Blue and yellow Porsche 911 GT2 RS models on racetrack
Porsche optimized the 2018-2019 GT2 RS for the track. (Source: Porsche)

Lighten Up

Porsche went all-out to make the most recent 911 GT2 RS an ultimate street-legal and drivable track machine. Taking out weight was paramount, so the GT2 RS deleted the rear seat and had a magnesium roof. Carbon fiber was used for the front hood, front and rear fenders, and engine lid. The front and rear fascias are made from lightweight polyurethane. Rear and side windows are lightweight polycarbonate, and the exhaust system is titanium. Porsche claimed a vehicle weight of 3,241 pounds.

The $18,000 Weissach Package added carbon-fiber anti-roll bars, carbon fiber roof, and other carbon-fiber components for a further 40-pound cut. Optional magnesium wheels cur more weight, and the buyer could also delete the air conditioning and stereo to shed more pounds (and comfort, of course). Notably, most U.S. market cars came with the Weissach Package.

Red Porsche 911 GT2 RS on racetrack, rear view
Massive rear wing added downforce and stability for track driving in the 911 GT2 RS. (Source: Porsche)

Record-Setting Track Star

The GT2 RS delivered staggering performance, making this an ideal car with which to enjoy a private track membership. For starters, its 2.6-second 0-60 sprint and 10.3-second quarter-mile at 140 mph made it the quickest rear-wheel drive car that Car and Driver had ever tested. Other media tests showed similar results.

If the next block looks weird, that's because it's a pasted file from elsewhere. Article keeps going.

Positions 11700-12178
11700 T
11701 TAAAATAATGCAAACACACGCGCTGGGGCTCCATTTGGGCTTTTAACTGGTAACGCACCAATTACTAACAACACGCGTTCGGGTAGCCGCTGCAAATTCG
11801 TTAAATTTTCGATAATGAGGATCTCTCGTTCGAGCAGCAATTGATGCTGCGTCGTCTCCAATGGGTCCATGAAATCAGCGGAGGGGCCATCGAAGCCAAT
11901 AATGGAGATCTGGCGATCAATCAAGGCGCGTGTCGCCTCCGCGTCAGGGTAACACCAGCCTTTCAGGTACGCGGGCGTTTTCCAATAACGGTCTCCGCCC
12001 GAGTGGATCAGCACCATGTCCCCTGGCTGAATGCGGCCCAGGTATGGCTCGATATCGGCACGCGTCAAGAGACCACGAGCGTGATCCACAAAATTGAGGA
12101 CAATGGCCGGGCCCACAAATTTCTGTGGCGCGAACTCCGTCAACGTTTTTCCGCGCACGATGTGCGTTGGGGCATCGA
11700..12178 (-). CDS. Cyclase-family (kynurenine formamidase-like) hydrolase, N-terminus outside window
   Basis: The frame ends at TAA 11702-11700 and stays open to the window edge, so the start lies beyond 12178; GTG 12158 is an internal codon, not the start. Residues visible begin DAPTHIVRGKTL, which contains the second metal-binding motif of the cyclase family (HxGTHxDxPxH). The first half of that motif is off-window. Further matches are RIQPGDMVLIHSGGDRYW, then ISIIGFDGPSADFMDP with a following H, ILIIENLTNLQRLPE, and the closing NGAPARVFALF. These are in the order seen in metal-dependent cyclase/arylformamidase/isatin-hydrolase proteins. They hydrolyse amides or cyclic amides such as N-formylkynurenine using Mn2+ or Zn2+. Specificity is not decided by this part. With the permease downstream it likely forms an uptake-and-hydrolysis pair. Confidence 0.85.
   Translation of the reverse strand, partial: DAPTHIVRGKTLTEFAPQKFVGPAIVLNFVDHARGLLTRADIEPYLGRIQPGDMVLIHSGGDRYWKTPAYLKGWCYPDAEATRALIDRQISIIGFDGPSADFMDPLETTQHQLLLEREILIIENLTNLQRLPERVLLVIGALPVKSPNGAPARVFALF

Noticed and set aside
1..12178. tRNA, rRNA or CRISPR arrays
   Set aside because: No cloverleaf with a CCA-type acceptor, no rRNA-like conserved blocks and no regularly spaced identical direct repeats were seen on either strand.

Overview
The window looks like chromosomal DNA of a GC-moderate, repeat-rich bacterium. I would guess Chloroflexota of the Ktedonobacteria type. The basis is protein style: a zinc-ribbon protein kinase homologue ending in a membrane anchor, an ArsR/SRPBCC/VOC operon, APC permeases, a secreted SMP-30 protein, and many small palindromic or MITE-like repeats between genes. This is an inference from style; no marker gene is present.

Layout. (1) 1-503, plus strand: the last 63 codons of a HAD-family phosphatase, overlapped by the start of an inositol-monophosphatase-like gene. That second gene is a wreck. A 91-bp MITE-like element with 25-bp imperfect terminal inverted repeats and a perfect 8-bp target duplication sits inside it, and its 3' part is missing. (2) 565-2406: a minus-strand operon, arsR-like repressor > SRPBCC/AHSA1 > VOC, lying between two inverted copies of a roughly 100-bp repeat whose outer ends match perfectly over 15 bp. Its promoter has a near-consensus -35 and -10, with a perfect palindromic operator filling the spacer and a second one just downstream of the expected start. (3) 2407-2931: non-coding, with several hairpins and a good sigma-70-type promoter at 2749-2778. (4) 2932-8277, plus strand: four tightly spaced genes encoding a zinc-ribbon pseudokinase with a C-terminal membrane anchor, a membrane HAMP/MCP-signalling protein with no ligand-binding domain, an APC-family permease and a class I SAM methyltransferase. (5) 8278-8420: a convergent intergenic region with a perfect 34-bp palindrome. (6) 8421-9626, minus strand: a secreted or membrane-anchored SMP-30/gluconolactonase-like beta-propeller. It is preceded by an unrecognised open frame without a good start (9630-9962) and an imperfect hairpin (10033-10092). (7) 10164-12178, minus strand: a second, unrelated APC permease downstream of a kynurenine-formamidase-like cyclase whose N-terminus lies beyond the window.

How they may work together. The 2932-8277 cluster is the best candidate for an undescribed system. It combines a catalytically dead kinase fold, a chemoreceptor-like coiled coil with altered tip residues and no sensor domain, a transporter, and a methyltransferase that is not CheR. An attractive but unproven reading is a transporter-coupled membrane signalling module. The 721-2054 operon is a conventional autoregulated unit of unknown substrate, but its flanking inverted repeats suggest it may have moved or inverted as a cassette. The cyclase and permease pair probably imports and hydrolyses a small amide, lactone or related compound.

But that was in 2018. More recently, the magazine crowned a new rear-drive sprinting champ, the Ferrari 296 GTB with 2.4 seconds for 0-60 and 9.7 seconds at 150 mph in the quarter mile.

Porsche built the 911 GT2 RS to be a road-course lap star, not an NHRA super stocker. Accordingly, Porsche factory test driver Lars Kern wheeled the GT2 RS to a stunning 6:47.3 lap around the twisty 13-mile Nurbürgring North Loop in September 2017. That set a record for a production car. For comparison, that was 10 seconds faster than a Porsche 918 Spyder had run the course in 2013. The record has has since been beaten, including by Kern in a GT2 RS equipped with a Manthey-Racing Performance kit offered by Porsche.

Red Porsche 911 GT2 RS on racetrack hill, front view
A Porsche 911 GT2 RS set a Nurbürgring production car lap record of 6:47.3 in 2017. (Source: Porsche)

Fully Loaded

The 911 GT2 RS started at about $294,000 before options. As noted, the vast majority, like the car offered by Barrett-Jackson’s Scottsdale auction, had the Weissach Package. The Barrett-Jackson car also has the optional black leather and Alcantara interior, Bose sound system, heated 18-way power seats, and illuminated carbon-fiber door sills. The final sticker price would have been more than $330,000.

We’re eager to see what this amazing Porsche hammers at in Scottsdale.

Porsche 911 GT2 RS interior view
The 911 GT2 RS cockpit was all business, with just enough comfort for road driving. (Source: Barrett-Jackson)
Jim Koscs
Written by Jim Koscs, Audamotive Communications